When we were filming Around the World in 80 Days there, there was a moment when Alice and I had to leapfrog over each other across the stage at the opening of the second act. It just so happened to be right in front of where the camera was placed and focused on us. We'd got it right every single time in rehearsals, and for 17 shows to this point. On this night she jumped straight on my back like a piggy back, I wasn't expecting it and we both completely crumpled into the grass. Good job there's no video evidence of it, that would be embarrassing..."


* Video below, obviously!



Tomo - Jason & the Argonauts

"'Where the f**k is my skeleton morph suit!?'"



Connor W - Jason & the Argonauts

"Hahaha, a priceless DJ moment. I think the skeleton morph suits came up in yesterday's blog too. It was always a pretty close shave of a quick change, which meant the skeleton actors had become very precious about where their particular morph suit was set pre-show. DJ's had gone missing at some point, and he didn't handle not being able to find it particularly well, saying he simply couldn't go on stage for the scene. Tomo quickly pointed out that he had a pretty crucial role in the final fights, so that wasn't an option - I can't remember if he came on as a skeleton that night, or just as a mutinous Argonaut."



Ciara D - Sinbad

"Si got his massage table out at this venue. Good God, there was such a queue to get some help with aching bodies, we all needed it that day."



Connor W - Sinbad

"I did not need what Si did to my knees."



Ben B - Jason & the Argonauts

"Kieran was testing food from the Harpy’s table in Jason. For the previous couple of shows, Joe had been getting away with ad-libbing something like ‘he must be a vegetarian’ as Kieran was sniffing around the various dishes. Not wanting to be outdone, Kieran whips around on cue and says he is in fact a pescatarian - genius. Only thing is, he makes himself corpse, and then he’s stood there giggling like a wally while the audience is waiting for something to happen. Was a beautiful thing to behold."



Tomo - Jason & the Argonauts

"I remember Iona Farley and I going out to visit the new ground at Philipstown before we arrived later that year with our show. I always find it exciting to go over to Ireland and check out new potential venues. When we arrived we were greeted very warmly and invited in to the house for a cuppa and a chat about how we would arrive and set up and a little bit about what the company is about etc. It all went really well and later that year we arrived with Jason & The Argonauts. This was the year Dan had off - his first in about 20 back-to-back years - and the artistic responsibility was given to me. Robert, who had organised the event, and whose grounds it was, was always really personable, warm and welcoming. I remember his children doing a massive tea and coffee order for the whole cast, he tried to create a real community feel for the shows and the first year there were so many arts & crafts stalls, food vans & a jam and curd man who got a bit grumpy from time to time...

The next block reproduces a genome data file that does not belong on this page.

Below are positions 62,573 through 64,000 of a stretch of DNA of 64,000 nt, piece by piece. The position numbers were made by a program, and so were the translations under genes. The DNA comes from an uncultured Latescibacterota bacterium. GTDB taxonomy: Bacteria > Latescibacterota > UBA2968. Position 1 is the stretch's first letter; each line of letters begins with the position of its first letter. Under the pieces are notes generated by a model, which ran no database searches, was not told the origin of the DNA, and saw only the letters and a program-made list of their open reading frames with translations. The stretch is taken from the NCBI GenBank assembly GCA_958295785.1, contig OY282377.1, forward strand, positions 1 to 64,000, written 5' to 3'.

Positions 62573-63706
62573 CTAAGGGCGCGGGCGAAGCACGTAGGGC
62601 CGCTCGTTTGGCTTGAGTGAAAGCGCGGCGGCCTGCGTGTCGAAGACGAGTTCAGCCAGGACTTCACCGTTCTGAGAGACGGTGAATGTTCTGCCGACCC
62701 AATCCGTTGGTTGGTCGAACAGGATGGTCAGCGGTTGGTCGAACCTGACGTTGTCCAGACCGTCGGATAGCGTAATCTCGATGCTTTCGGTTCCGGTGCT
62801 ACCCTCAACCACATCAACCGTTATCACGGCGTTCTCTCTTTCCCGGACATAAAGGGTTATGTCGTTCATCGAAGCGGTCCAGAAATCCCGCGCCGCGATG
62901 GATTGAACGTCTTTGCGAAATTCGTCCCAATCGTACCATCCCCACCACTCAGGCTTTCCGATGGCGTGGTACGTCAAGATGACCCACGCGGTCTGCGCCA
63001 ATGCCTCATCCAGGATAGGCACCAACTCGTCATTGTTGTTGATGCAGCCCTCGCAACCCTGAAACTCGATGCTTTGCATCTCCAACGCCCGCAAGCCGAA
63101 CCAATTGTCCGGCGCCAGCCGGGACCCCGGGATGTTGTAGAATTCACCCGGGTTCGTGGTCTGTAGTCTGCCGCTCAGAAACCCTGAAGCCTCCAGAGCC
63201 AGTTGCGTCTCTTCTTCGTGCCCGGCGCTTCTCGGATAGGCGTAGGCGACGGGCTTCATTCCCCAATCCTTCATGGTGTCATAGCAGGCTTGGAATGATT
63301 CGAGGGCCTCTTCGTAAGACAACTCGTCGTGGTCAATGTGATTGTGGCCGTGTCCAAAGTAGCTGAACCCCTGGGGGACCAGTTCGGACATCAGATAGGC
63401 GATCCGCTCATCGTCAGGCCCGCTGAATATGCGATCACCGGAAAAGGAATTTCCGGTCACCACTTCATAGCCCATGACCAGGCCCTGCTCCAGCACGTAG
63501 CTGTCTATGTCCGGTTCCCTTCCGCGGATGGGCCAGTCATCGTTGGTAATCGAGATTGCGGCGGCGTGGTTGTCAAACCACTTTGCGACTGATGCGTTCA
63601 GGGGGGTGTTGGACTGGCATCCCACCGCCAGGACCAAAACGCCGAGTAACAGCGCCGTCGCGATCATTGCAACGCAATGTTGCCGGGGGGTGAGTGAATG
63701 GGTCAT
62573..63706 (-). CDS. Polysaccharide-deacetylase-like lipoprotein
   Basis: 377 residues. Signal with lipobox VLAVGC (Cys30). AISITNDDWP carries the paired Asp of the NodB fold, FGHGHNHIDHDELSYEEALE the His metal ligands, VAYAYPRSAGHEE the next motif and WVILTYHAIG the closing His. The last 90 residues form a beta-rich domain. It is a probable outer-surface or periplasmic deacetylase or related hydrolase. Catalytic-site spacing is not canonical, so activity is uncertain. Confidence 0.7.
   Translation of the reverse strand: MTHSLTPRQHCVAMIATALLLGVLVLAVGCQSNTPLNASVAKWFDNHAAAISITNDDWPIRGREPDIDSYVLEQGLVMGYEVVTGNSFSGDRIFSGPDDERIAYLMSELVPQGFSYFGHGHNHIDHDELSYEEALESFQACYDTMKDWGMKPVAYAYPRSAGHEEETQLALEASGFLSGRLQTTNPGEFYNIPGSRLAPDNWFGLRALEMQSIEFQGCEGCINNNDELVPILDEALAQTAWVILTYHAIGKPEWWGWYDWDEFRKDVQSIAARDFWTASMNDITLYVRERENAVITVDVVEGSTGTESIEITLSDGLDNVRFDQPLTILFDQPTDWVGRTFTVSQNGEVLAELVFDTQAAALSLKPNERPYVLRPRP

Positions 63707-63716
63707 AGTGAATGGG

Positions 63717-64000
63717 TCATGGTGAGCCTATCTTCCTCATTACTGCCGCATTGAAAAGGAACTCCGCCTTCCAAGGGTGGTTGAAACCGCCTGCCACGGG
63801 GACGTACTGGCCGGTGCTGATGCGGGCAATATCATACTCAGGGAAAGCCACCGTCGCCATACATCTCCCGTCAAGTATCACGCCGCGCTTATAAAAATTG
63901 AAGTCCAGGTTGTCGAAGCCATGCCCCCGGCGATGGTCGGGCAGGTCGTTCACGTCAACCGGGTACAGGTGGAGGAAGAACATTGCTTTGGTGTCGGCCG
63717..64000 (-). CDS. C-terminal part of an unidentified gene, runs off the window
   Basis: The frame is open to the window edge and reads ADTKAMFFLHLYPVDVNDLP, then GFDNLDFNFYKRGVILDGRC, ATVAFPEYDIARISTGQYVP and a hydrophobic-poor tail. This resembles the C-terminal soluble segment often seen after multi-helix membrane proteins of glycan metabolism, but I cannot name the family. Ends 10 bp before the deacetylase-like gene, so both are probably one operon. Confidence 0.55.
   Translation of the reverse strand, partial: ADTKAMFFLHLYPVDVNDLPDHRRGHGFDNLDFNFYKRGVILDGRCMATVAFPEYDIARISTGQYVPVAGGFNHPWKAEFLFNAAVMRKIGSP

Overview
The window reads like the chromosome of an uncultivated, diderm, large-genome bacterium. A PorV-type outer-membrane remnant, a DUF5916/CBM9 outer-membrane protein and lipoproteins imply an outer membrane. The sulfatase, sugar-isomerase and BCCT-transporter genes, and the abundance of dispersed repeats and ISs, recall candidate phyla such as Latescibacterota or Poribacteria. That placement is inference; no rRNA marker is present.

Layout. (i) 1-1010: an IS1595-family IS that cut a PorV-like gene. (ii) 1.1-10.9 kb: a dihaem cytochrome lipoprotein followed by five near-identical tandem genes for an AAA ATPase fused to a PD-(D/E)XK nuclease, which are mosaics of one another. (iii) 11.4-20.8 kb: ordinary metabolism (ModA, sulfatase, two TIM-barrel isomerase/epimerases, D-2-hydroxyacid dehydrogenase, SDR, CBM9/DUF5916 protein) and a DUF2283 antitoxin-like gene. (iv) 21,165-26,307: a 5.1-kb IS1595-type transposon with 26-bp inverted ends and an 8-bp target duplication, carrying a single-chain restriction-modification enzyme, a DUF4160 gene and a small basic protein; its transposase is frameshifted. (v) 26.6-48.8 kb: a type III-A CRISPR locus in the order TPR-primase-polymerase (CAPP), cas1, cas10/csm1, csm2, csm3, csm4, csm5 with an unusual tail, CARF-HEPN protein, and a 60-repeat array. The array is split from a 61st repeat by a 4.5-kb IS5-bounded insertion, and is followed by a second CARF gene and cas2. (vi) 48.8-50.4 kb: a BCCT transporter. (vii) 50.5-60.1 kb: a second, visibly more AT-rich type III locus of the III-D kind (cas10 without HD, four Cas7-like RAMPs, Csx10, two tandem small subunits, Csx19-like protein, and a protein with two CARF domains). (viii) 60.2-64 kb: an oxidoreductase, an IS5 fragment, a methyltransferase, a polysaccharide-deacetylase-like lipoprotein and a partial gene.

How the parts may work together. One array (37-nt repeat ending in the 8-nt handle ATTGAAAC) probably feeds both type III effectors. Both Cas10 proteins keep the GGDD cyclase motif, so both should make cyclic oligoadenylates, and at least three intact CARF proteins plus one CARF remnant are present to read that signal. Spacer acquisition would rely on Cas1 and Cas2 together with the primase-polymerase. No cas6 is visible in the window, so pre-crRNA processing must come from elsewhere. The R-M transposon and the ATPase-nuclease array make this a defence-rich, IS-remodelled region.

The show was a real success and I remember the nights had started to draw in as they tend to do in the last week of shows, and the hydra monster puppet that we had made in Liverpool, that needed to be operated by 7 actors, wowed the kids and adults alike, and looked truly scary for Jason as you could see its eyes lit up in the dark! Then after the show we all ate together, there's something special about communal moments like these that we don't get in throughout the year, and ones I really savour whilst being away on tour. Robert is ex-army, I think, and one of his army pals comes and helps set up the ground before the show. I was stood with them both at the end as we ate our food, and they were laughing at the situation they found themselves in - hosting a theatre company while living on the boundary of Northern Ireland and the Republic - and then Robert's friend goes "well this is a bit different to the night we were eating in Iraq with bombs going off over our heads!"


It really is a funny old thing, making and touring theatre..."



Dan M - Robin Hood & the Golden Arrow of Doom

"We had possibly our strangest ever night on tour not too far from Philipstown. I say “not too far” but this venue was actually nowhere near anywhere. I presume that if you go past the middle of nowhere then you start heading towards somewhere again but it definitely felt like we’d left nowhere, got to the middle, then wandered into a whole new realm of never before and possibly no way out. I won’t mention the venue in case it's all a figment of our collective imaginations.


The ownership of the house was slightly in question. Our contact, I’ll call her Mary to try and normalise her a little, was in situe but was divorced from the owner and had now returned to the house after his death. She was quite mad. And drunk for most of the time we were there.